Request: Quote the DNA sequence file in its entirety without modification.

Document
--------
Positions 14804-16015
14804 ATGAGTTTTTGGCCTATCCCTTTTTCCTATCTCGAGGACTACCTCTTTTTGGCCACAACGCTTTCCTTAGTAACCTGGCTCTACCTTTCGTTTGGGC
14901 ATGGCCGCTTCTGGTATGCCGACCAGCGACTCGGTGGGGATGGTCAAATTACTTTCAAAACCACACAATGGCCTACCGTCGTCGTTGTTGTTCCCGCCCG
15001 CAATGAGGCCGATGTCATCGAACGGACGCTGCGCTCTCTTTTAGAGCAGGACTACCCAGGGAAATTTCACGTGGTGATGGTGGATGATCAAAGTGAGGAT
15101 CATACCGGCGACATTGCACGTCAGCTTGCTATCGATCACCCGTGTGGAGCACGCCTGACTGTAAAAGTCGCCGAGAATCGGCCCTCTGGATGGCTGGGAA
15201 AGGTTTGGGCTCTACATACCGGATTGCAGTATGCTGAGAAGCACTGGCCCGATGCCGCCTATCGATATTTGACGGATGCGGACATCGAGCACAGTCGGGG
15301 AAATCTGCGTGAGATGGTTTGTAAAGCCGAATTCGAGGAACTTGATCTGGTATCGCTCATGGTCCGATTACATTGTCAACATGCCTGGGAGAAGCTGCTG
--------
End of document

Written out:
Positions 14804-16015
14804 ATGAGTTTTTGGCCTATCCCTTTTTCCTATCTCGAGGACTACCTCTTTTTGGCCACAACGCTTTCCTTAGTAACCTGGCTCTACCTTTCGTTTGGGC
14901 ATGGCCGCTTCTGGTATGCCGACCAGCGACTCGGTGGGGATGGTCAAATTACTTTCAAAACCACACAATGGCCTACCGTCGTCGTTGTTGTTCCCGCCCG
15001 CAATGAGGCCGATGTCATCGAACGGACGCTGCGCTCTCTTTTAGAGCAGGACTACCCAGGGAAATTTCACGTGGTGATGGTGGATGATCAAAGTGAGGAT
15101 CATACCGGCGACATTGCACGTCAGCTTGCTATCGATCACCCGTGTGGAGCACGCCTGACTGTAAAAGTCGCCGAGAATCGGCCCTCTGGATGGCTGGGAA
15201 AGGTTTGGGCTCTACATACCGGATTGCAGTATGCTGAGAAGCACTGGCCCGATGCCGCCTATCGATATTTGACGGATGCGGACATCGAGCACAGTCGGGG
15301 AAATCTGCGTGAGATGGTTTGTAAAGCCGAATTCGAGGAACTTGATCTGGTATCGCTCATGGTCCGATTACATTGTCAACATGCCTGGGAGAAGCTGCTG